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A Guide on Eco-Friendly and Safe Disposal of Fats Used in Cooking Oil and Grease

Busy restaurant kitchen with stainless steel stations and multiple staff prepares for dinner rushIf you run a restaurant or other type of commercial kitchen, you are presented with a greasy dilemma. Fats, oils, and grease (FOG) accumulate during cooking and need to be removed from the kitchen. Whether accumulating in the sauté pan or transferred out of the deep fryer, these greasy substances must be removed before surfaces and cookware can be thoroughly cleaned. Pouring it down the drain into the sewer system is a recipe for disaster. Atlantic Sitton Services knows just what to do with fats grease, and used  cooking oil, offering free collection.

Understanding Fats, Oils, and Grease (FOG)

Fats, oils, and grease (FOG) has been used for cooking or frying foods. It consists of vegetable oils and animal fats. Atlantic Sitton Services provides safe disposal receptacles for and free collection for restaurants, nursing homes, cafeterias, food producers and manufacturers, and other commercial kitchen facilities.

The Dangers of Improper Disposal

When FOG gets into the environment it can be dangerous and harmful to the ecology and public health. It can coat plants and animals, causing suffocation through lack of oxygen and starvation. Collecting on shorelines and in waterways, it causes damage, including:

  • Forming toxic products
  • Polluting groundwater
  • Aggregating as products that resist decomposition
  • Contaminating food and water sources for wildlife
  • Clogging sewer pipes, creating backups and overflows
  • Creating fire hazards near ignition sources

This type of pollution affects municipalities and rural communities, challenging sanitation standards and creating health hazards.

What NOT to Do With Used Cooking Oil

Despite being sources of nutrition, these fats, oils, and grease can also be dangerous substances when improperly handled. The large quantities produced in restaurants and commercial kitchens demand careful disposal, and this is also required by government regulations. When used cooking oil is poured down the drain, it cools and congeals along the sides of sewer and plumbing pipes. There are several reasons to exercise caution when handling FOG.

Pouring It Down the Drain

Never pour FOG down the drains in your commercial kitchen or at home. This is the surest way to clog drains, and the congealed oils serve to narrow pipe volume and slow the draining process. In addition, as FOG moves through the sewage system and water treatment plants, it can cause backups and blockages, and reduce the efficiency of filtering systems that help create clean drinking water supplies.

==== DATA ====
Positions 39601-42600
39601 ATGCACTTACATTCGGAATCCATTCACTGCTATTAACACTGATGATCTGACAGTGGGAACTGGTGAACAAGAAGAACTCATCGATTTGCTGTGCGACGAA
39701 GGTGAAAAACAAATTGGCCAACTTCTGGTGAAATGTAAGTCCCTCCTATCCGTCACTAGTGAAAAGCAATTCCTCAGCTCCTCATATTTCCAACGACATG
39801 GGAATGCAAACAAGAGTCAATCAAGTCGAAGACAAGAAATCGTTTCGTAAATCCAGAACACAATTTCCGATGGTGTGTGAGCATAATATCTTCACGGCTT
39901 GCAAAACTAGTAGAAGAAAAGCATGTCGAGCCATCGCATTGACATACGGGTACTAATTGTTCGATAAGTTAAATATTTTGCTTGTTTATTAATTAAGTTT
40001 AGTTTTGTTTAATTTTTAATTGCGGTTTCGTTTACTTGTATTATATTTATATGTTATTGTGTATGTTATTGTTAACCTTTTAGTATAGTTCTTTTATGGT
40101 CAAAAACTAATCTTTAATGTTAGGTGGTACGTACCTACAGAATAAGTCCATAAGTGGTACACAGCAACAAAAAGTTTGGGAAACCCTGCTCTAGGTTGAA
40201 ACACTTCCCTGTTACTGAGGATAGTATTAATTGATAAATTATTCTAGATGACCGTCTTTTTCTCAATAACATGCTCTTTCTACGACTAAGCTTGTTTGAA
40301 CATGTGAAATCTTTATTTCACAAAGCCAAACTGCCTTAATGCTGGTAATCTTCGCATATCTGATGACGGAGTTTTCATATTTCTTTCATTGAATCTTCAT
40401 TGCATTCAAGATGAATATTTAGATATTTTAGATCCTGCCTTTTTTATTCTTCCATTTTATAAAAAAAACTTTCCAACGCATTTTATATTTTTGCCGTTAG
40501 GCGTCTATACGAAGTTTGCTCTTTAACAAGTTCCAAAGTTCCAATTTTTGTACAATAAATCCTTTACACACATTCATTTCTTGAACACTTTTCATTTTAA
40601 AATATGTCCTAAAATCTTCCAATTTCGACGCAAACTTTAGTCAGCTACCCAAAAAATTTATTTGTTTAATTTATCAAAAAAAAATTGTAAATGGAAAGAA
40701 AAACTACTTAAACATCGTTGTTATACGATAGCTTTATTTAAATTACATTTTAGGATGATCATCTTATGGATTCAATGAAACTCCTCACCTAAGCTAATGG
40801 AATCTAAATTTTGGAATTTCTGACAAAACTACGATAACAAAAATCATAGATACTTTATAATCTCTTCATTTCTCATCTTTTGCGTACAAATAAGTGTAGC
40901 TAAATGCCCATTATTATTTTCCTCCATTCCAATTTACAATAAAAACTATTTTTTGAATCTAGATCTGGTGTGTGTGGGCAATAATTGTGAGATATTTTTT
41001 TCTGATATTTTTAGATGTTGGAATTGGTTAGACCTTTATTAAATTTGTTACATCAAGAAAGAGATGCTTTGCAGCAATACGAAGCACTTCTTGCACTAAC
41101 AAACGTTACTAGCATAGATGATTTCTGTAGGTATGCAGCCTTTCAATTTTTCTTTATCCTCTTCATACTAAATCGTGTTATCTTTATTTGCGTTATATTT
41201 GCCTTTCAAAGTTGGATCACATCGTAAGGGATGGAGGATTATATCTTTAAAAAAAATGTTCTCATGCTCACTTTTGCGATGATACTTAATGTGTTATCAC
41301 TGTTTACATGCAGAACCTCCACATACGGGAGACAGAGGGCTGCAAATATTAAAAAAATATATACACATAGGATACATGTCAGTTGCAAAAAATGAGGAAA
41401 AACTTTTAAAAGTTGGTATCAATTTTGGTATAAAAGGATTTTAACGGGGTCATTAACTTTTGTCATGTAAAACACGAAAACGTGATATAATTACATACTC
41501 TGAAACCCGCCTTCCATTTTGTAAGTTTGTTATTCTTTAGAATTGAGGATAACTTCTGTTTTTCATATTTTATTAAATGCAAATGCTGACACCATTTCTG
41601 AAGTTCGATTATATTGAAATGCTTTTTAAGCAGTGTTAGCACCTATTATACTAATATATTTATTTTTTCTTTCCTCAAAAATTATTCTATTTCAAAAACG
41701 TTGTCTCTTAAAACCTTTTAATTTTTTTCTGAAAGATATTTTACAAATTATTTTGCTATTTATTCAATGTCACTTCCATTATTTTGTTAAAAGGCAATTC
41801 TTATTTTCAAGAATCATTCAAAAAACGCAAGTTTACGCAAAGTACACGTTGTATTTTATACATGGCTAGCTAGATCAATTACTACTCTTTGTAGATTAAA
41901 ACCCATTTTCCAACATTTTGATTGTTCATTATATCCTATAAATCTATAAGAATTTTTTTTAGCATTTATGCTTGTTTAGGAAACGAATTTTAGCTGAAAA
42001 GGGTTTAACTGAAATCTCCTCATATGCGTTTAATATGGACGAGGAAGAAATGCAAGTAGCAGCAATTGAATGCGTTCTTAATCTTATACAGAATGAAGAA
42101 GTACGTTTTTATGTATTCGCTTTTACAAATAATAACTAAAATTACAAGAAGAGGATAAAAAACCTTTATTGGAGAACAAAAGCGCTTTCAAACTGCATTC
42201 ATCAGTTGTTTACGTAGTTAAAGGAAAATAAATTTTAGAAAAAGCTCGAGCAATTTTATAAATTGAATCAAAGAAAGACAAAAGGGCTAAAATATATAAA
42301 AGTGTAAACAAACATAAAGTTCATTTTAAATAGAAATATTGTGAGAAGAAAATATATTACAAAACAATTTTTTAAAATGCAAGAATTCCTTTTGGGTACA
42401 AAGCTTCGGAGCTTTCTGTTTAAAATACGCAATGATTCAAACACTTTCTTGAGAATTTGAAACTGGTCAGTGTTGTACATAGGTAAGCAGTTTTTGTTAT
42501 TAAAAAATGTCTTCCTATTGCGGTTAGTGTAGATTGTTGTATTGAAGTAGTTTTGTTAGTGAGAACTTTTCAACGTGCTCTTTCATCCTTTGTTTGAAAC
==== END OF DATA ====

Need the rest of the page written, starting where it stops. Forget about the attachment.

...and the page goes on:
Dumping It in the Trash

When used cooking oil ends up in the trash, it can attract pests and insect infestations to the site of your commercial kitchen. Unless there is a safe, durable collection receptacle, used cooking oil will leak and create a toxic mess on your property.

Burning It in Open Fires

Aside from the danger of causing a fire that may get out of control, the toxic fumes created by burning trash and FOG are harmful to human and animal health. There are concerns about cancers, lung damage, and injury to the eyes and other soft tissues.

Using It for Gardening or Composting

Used cooking oil is not a good choice to use as a fertilizer in your garden or yard. It can smell and attract unwanted pests. It does not break down easily and may have negative effects on both soil quality and plant health. Commercial producers utilize FOG to make fertilizers and feedstock for domestic animals, but this is within the context of an industrial process that may be difficult to copy on a small scale.

Reusing It Indefinitely

There are health concerns about reusing cooking oil in food preparation too many times. Through repeated reheating and high temperatures, harmful compounds can form that are detrimental to human health. These are thought to cause indigestion, illness, and other diseases.

Disposing of It in Natural Water Sources

Natural water sources should always be protected from fats, oils, and grease. It harms aquatic ecosystems that include fish, plants, and smaller organisms. Because FOG forms solids when it cools and doesn’t dissolve easily in water, this is a particularly poor method of disposal.

Selling or Giving It Away

Be wary of letting other commercial kitchens reuse your cooking oil or selling it to third parties. Unless you have thoroughly researched how the cooking oil will be disposed of, you may face liability issues.

Safe and Eco-Friendly Alternatives

Finding reputable septic system specialists or recycling professionals who will safely dispose of used cooking oil is the safest way to handle FOG in your commercial kitchen. In NJ, Atlantic Sitton Services offers regularly scheduled pickups for used cooking oil to recycle it into biofuels. We also provide grease trap cleaning and grease tank pumping services. With experienced technicians taking FOG away from your kitchen, you can keep it out of your pipes, septic systems, and wastewater treatment facilities. Restaurant owners can responsibly recycle FOG, contributing to better public health and a cleaner environment.

Recycle Your Used Cooking Oil With Atlantic Sitton Services

Commercial kitchen facilities rely Atlantic Sitton Services for used cooking oil recycling. We can help you keep grease out of your kitchen and the environment. Contact us today.


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